Northlander shutdown shows Liberals are clueless on the northern Ontario – by Peter Worthington (QMI Agency/Toronto Sun – September 14, 2012)

TORONTO – Why do governments do what they do — especially when it makes no sense? In March, the McGuinty government announced that the rail service between Toronto and Cochrane would cease — that after Friday, Sept. 28, the Northlander would no longer service communities on the 700-km route.

This means that communities such as Gravenhurst, Bracebridge, Huntsville, North Bay, Temagami, New Liskeard, Swastika, Cochrane and points in between will lose their train service. Instead, the Ontario Northland Transportation Commission (ONTC) will rely on buses to service the communities.

Northern Development Minister Rick Bartolucci explained the decision: “No government has worked harder than ours … to make the ONTC viable. Our priority is to invest in areas that matter most to northerners such as health care, highways and the Northern Ontario Heritage Fund.”

Supposedly, costs of maintaining the one-train per day to and from Cochrane have escalated from $28 million a year to $100 million. If you’ll pardon the expression, what a load of crock.

John Hunt, columnist at the North Bay Nugget for some 60 years, is nothing if not outspoken. He says two reasons are given for the decision to scrap the train: To curb the provincial deficit, and because these guys in Toronto neither like nor understand the north.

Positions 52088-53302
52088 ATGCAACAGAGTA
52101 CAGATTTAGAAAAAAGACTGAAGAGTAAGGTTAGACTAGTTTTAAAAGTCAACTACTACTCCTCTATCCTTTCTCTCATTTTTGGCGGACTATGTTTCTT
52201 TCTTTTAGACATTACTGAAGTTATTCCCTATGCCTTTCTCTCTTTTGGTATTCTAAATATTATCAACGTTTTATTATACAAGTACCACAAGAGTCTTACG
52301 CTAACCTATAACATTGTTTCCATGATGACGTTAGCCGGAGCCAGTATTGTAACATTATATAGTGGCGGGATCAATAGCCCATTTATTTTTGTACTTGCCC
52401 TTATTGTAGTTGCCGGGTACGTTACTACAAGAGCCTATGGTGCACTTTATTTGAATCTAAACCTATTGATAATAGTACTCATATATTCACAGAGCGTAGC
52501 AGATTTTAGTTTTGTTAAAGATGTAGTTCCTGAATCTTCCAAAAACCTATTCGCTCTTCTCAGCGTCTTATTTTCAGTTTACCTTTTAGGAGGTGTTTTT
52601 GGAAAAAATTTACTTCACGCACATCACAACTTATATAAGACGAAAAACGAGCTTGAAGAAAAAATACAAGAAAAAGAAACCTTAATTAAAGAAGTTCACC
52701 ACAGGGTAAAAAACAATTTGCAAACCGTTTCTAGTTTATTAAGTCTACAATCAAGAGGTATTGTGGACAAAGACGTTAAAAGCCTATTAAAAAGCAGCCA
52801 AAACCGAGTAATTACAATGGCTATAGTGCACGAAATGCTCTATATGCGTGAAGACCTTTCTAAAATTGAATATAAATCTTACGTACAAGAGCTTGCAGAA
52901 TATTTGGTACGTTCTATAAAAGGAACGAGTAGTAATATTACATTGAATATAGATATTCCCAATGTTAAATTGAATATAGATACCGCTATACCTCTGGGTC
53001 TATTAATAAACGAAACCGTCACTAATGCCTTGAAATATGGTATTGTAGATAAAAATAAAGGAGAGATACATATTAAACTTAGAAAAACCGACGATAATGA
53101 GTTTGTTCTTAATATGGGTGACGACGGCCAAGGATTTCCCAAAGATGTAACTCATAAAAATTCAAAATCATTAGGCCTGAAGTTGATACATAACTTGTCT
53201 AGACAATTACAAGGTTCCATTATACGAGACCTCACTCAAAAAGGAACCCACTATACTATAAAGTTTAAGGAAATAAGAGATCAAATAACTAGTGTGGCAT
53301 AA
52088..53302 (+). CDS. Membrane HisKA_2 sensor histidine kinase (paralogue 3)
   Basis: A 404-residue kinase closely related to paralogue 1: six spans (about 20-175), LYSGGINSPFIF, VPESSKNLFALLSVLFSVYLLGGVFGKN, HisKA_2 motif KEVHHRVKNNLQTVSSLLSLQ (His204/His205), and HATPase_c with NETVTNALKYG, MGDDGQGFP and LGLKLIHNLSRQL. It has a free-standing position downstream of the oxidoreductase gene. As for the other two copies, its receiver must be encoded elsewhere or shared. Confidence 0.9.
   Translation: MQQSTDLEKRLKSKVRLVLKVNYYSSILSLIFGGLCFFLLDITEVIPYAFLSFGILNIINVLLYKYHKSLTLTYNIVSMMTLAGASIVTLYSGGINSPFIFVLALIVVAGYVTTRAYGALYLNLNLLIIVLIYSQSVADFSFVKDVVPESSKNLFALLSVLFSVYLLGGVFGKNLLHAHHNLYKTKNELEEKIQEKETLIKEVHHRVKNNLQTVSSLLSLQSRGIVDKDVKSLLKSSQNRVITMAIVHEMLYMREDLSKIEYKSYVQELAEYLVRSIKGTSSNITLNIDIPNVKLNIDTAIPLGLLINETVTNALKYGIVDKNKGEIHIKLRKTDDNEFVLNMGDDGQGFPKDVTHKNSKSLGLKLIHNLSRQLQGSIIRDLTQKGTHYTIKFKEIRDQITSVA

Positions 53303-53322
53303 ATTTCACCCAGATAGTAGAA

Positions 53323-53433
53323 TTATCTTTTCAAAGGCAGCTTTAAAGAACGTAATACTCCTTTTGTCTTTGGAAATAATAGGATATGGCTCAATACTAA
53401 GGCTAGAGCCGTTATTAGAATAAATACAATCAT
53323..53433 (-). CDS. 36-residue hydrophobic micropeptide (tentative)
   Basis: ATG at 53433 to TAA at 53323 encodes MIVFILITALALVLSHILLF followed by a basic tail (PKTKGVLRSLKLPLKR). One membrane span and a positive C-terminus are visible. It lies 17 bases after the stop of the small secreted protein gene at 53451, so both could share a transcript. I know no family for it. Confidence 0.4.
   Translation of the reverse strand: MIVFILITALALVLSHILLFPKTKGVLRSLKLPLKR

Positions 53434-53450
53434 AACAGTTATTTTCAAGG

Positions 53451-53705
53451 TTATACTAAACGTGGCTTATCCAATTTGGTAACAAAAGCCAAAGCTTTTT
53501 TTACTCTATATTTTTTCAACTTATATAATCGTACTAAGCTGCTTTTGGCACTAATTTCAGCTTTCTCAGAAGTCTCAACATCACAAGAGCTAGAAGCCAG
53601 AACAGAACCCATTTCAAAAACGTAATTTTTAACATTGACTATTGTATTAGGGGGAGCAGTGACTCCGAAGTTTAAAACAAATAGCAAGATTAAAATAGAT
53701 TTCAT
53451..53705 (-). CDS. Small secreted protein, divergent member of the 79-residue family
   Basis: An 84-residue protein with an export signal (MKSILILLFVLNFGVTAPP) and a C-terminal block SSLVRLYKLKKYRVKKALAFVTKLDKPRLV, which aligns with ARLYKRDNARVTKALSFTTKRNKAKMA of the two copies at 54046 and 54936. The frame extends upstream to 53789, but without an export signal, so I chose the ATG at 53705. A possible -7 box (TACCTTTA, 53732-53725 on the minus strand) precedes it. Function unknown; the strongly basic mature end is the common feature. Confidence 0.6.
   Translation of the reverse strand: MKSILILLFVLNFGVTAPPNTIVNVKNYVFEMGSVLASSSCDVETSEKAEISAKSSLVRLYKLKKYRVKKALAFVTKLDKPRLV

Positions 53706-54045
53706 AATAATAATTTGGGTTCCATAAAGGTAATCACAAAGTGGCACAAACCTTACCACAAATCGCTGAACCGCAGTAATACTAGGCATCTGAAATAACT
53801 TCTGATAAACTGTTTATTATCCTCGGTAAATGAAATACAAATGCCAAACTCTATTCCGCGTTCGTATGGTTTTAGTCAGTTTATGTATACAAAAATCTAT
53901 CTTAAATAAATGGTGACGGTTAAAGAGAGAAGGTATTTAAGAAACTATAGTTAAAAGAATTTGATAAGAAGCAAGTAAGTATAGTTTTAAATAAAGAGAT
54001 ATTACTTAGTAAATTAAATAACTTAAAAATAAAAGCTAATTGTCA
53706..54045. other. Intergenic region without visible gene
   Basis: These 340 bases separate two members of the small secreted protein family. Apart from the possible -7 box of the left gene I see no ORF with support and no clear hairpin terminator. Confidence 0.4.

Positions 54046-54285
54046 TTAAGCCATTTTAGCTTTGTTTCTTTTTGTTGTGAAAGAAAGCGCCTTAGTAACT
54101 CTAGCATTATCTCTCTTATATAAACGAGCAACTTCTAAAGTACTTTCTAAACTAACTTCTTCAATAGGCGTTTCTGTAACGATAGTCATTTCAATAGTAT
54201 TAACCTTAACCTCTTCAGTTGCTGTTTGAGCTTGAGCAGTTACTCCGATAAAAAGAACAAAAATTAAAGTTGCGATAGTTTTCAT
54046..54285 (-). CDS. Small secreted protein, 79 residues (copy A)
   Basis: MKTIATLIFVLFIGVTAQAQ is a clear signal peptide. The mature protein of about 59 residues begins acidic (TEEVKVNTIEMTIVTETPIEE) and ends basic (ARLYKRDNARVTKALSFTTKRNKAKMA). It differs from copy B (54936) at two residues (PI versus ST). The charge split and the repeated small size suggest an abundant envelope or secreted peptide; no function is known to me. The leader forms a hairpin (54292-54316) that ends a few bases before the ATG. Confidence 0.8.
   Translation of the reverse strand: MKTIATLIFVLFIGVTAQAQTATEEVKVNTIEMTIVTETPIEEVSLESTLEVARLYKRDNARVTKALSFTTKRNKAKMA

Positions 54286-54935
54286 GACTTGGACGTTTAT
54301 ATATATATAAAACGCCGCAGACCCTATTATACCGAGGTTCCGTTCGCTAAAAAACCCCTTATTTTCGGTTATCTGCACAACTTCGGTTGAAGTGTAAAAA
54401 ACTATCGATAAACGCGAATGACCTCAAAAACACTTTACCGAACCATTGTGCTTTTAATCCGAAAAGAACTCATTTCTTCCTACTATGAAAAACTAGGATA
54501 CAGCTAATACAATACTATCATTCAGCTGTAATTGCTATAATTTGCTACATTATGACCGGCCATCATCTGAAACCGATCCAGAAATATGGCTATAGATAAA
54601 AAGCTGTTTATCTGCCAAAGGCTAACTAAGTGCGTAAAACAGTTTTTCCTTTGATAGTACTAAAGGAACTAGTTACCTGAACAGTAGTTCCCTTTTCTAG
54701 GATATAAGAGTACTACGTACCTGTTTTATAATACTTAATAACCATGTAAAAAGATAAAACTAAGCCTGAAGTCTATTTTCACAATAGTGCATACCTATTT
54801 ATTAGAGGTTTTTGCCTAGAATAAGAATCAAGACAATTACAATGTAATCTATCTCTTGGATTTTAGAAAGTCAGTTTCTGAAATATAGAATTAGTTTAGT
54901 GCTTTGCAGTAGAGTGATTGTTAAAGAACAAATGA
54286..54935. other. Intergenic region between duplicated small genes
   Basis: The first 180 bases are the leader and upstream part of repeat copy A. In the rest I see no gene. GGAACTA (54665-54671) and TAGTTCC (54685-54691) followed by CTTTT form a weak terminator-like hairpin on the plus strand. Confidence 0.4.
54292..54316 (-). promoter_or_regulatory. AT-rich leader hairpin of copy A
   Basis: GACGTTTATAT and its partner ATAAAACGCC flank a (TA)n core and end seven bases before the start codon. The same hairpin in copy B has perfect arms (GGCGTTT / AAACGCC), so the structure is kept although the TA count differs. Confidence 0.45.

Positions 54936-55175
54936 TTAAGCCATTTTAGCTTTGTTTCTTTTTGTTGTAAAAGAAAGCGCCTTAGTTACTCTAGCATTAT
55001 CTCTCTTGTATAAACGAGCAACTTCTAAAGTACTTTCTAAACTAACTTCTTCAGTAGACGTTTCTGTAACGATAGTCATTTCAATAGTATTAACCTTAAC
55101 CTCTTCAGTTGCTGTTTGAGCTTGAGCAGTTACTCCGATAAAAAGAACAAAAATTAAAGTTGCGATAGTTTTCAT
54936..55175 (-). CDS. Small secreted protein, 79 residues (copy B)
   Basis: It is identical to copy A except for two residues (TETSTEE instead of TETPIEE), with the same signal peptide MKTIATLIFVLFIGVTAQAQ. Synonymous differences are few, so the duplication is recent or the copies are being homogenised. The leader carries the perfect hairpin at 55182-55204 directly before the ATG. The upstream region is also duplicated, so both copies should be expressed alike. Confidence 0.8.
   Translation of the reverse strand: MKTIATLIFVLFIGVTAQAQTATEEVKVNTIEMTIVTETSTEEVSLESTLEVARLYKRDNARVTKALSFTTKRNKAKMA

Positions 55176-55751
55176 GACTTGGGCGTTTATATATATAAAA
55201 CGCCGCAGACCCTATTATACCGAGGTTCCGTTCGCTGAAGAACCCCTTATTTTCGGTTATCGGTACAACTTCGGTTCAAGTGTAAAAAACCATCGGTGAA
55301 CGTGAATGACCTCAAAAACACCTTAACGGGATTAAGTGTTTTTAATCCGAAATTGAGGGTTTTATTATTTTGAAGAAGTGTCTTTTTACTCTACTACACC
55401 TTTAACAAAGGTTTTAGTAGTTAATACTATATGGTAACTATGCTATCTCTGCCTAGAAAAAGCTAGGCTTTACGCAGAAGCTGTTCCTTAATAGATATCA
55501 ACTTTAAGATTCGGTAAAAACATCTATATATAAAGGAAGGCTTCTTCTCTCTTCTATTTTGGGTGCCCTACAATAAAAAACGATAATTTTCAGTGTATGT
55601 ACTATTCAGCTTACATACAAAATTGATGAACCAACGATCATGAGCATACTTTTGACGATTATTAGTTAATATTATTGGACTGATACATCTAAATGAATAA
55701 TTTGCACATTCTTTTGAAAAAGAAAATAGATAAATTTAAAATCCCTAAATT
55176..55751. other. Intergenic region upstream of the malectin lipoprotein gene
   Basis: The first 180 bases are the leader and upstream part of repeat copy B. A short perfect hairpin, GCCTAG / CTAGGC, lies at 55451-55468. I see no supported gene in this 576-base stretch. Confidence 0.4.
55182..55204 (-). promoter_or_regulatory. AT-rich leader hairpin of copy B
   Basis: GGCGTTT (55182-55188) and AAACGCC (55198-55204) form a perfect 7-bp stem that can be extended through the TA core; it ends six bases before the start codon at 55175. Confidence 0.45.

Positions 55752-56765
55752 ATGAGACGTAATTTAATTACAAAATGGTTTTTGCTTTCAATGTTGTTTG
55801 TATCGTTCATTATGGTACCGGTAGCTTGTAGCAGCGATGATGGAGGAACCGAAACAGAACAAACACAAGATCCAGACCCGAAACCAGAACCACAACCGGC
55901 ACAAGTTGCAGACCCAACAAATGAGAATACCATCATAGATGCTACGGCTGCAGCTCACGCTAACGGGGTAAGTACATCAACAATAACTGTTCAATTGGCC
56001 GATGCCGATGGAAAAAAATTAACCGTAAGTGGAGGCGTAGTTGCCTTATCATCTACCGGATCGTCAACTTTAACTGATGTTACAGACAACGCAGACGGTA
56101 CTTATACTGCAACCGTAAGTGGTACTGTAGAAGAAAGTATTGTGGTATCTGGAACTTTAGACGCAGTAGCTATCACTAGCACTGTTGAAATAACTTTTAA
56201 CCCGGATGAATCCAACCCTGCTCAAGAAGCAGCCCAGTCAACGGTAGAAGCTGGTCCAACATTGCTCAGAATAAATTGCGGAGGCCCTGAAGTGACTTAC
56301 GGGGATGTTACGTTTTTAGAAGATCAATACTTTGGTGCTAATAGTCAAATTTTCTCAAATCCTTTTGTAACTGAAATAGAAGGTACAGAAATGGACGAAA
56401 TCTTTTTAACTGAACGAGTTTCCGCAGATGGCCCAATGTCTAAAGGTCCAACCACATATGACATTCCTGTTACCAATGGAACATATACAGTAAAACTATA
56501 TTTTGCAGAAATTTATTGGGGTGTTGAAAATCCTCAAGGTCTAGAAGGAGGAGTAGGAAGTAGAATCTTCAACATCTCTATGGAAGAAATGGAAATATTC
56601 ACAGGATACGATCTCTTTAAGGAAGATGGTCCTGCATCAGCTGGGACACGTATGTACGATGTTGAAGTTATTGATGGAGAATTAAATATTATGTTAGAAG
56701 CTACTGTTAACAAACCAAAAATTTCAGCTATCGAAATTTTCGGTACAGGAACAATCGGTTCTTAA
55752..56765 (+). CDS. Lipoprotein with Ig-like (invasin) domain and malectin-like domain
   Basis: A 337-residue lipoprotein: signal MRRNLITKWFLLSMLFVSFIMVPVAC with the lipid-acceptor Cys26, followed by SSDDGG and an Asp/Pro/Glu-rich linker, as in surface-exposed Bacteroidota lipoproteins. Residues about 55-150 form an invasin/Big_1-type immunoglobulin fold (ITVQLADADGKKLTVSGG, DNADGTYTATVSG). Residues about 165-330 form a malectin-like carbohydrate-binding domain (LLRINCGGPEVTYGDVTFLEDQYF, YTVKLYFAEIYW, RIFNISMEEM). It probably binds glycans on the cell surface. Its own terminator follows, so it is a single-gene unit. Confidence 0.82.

Hunt is scathing on the ONTC and suggests “this collective can no more run a railway than they could run a house of ill-repute — and probably not as well.”

Some 320,000 passengers a year use the train, and now will have to rely on bus service or automobile on the already-congested Highway 11.

As for Bartolucci’s claim that northerners have other concerns, one poll shows 91% think the rail link is absolutely necessary, 6% favour an alternative, while 3% think it will reduce costs.

Curiously, train service will still exist between Cochrane and Moosonee — the 200-km Polar Bear Express to the tip of James Bay, which is a tourist attraction. How tourists will get to Cochrane to catch the Polar Bear Express is “a good question — it won’t be easy or convenient,” says Hunt.

ONTC phone numbers have been removed from local telephone books — replaced by a 1-800 number which, to Hunt, indicates ending the rail service was in the works long before the announcement.

For the rest of this article, please go to the Toronto Sun website:

Comments are closed.